Moreover, I felt a strong conviction that I ought to go on this trip, so I ponied up for airfare and expenses and committed to going. I don't know what to expect except that I will be performing hard labor for a week. Given my lack of skills, I will likely do more demolition than construction. I don't speak Spanish except for what I picked up watching Speedy Gonzalez cartoons. "Buenas dias, Senor Pussy Cat" should come in real handy. I'm trying to leave myself open to any possibilities.

When I look at my life, I see that I do so little for my fellow human beings. I try to be considerate and courteous, patient and kind, and what have you, but I rarely go above and beyond to lend a helping hand to anyone. I have never visited anyone in prison who was not my client or a witness I had to interview. I don't do anything much to feed the hungry or clothe the naked or shelter the homeless. I hope I get some points for not doing much in the way of harm, because I am way behind in the good deed department. I used to volunteer lots of time to children as an advocate in court and to men afflicted with AIDS. For many years, though, I have not been master of my own time and have had little chance to volunteer for anything.

I hope I can count some of my taxes toward my good deed quota. I pay them involuntarily under threat of violence, that's true, but I resent the expenditures on welfare so much less than I resent some other spending. In fact, there are lots of programs for the poor and downtrodden that I would support voluntarily if the government hadn't robbed me of the chance to do so. I'm against public education, and it chaps my arse that I have to pay for the schooling of children from families who can easily afford to educate their own kids. I don't begrudge the money spent to school poor kids, although I wish it weren't organized coercively. I don't begrudge anyone his food stamps, but those no bid contracts in Iraq make my blood boil.

If I were going to cut government programs and expenditures gradually or on any kind of schedule, social welfare programs would be the last to go. If I cut taxes on a schedule, the rich would get their cuts last. Don't get me wrong. I'm against all government programs on principle. I'm just against some of them less vehemently than others. If I don't count this as an element of my goodness, I'm not going to have much to go on, so work with me here.

If I had to choose between a new weapons system and prenatal care for everyone, I would choose the latter. If I'm going to be robbed, at least let the robbers give to the poor and not to themselves and their rich constituents.

Mrs Vache Folle would doubtless tell me to compare myself to Charles Manson rather than to Mother Teresa in evaluating my goodness. I am probably better than most. Yeah, that's the ticket. I'm "relatively" good.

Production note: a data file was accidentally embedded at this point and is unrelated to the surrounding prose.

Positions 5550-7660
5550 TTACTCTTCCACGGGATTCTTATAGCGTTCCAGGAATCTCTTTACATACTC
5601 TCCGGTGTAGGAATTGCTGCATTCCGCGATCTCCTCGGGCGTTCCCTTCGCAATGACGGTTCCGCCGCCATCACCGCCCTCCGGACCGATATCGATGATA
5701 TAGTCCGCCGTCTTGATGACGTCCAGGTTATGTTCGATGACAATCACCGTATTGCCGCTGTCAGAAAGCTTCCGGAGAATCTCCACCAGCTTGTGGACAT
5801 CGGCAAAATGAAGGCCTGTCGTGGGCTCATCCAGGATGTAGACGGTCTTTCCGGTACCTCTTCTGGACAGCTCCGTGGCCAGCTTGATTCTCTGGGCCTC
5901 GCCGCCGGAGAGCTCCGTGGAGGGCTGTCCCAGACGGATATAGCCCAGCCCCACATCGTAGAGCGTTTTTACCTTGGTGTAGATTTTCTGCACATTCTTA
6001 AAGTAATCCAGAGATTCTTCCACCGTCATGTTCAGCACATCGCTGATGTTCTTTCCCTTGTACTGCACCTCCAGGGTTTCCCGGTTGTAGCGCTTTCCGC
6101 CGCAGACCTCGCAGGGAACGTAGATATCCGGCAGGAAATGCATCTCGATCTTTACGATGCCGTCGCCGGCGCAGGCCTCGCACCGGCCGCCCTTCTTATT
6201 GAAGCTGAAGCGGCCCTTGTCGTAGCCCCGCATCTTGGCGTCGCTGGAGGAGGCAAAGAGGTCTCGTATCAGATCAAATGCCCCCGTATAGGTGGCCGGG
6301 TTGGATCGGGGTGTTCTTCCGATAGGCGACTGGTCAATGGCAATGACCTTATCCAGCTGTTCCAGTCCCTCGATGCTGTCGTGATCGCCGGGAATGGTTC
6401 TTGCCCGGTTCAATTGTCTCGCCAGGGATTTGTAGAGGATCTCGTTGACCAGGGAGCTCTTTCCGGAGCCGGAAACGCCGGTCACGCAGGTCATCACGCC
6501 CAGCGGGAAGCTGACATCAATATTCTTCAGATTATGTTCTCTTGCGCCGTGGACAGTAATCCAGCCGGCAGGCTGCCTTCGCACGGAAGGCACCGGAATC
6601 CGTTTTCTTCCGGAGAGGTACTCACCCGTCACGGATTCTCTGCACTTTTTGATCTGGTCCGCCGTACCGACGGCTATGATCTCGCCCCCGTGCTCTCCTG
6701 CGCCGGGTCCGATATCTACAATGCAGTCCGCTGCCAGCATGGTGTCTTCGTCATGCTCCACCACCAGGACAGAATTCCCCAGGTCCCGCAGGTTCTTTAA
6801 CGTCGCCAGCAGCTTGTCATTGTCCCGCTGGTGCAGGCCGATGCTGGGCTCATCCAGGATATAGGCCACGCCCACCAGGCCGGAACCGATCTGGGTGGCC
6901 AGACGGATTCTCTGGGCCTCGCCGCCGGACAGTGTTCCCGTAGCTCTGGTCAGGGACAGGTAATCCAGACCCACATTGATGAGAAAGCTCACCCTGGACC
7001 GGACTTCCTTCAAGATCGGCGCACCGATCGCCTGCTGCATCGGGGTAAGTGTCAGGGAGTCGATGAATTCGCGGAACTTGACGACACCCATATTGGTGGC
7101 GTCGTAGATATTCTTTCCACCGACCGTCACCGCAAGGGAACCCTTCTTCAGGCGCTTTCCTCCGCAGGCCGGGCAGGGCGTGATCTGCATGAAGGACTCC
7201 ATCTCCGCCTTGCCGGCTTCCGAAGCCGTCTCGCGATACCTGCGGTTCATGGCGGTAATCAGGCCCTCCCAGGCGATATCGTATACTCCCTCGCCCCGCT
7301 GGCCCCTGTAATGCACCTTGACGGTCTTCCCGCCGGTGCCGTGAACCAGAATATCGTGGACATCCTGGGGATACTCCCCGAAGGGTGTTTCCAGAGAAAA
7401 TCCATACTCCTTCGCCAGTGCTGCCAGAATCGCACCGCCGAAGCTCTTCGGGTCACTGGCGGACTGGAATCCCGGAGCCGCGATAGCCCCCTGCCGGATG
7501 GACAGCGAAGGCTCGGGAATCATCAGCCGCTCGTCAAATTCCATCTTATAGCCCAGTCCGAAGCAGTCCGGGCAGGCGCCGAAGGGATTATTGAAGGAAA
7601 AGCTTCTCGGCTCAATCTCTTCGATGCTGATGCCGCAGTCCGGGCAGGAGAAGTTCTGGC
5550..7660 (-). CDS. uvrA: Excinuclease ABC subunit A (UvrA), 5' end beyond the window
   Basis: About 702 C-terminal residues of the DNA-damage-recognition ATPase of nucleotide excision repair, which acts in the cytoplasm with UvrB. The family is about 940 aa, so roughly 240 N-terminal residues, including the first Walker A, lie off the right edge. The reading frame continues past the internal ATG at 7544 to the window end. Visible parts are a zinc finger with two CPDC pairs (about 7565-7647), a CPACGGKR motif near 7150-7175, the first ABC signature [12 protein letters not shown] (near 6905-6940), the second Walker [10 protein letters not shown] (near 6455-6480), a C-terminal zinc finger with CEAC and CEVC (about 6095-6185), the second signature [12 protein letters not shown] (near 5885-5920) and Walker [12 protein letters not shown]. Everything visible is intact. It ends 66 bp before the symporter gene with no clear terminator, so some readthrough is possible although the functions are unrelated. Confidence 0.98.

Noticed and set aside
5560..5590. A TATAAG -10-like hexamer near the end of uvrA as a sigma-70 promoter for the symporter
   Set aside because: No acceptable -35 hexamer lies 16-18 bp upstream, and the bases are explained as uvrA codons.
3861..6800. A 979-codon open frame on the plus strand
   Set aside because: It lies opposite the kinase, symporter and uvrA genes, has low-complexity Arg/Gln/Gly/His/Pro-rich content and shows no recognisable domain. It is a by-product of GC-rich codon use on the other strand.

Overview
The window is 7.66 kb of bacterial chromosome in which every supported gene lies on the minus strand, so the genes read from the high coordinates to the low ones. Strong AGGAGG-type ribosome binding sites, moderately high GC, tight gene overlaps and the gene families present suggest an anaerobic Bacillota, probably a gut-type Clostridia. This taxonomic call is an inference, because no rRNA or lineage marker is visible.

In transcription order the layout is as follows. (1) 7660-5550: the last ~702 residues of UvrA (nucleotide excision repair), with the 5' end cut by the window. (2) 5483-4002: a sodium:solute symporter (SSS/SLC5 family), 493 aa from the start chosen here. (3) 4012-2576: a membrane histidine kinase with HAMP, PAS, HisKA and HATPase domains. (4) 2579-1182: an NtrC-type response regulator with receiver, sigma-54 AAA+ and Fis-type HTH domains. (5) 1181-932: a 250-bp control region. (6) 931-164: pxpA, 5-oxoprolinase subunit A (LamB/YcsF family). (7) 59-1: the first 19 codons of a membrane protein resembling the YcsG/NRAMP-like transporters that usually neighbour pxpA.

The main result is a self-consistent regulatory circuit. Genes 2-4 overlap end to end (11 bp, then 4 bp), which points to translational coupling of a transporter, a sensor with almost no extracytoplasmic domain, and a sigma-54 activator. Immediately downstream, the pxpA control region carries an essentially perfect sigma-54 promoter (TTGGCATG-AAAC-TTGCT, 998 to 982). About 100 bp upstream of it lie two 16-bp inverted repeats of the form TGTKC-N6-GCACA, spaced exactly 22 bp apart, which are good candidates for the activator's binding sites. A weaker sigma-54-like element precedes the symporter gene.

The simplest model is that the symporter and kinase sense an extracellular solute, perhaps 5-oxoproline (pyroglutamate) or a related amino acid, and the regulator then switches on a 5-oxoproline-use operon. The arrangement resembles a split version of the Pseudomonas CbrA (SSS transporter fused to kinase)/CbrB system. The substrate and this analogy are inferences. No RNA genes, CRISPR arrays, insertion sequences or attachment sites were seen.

Wednesday, January 09, 2008

Punditry as a Possible Career?

How can I get a job as a pundit? They can be adamant about how an election is going to play out, and when they are wrong, nobody ever calls them on it. And their predictions were taped! John McCain is done, they said. The same guys are now calling him the Comeback Geezer. Clinton was inevitable, then she was toast, and now she's something else altogether. Obama was going to ride the Iowa wave all the way to a landslide (mixed metaphors, anyone) in New Hampshire.

Here's my shot at prognosticating. The Democrats will nominate Clinton/Obama. The GOP will nominate Romney/Huckabee. The Democrats will win unless my own candidacy takes off in a big way, in which case America will win.

Tuesday, January 08, 2008

Shotguns for 12 Year Olds

One of Mrs Vache Folle's nephews turned 12 and was given a shotgun by his grandfather. This was only fitting and proper. Because there is an ugly custody and visitation dispute, Mrs VF's side of the family is all up in arms (not Mrs VF who likes to mind her own business). What about the younger siblings? It's not safe for them for the eldest child to have a firearm! What a crock. The eldest child has to wait until his little brothers come of age before he does anythng or owns anything? Please. It's up to the boy's mother to decide whether he can have a shotgun and under what circumstances, and everybody else should just shut his pie hole.

I aim to buy him a supply of ammo.

Go See "Juno"

We caught "Juno" on Saturday night, and we're telling everyone to go see it. The lead character, Juno, is played by a young actress, Ellen Page, who should, if there is any justice in the Hollywood world, become a huge star.

The story revolves around 16 year old Juno's unintended pregnancy and her decision to allow a yuppie couple (Jason Bateman and Jennifer Garner) to adopt. But the story is nothing like what you might expect. This is no Lifetime tear jerker. This is the funniest movie I have seen in a long, long time.

Buy a ticket and encourage this kind of excellent film making.

My Running Mate is My Mate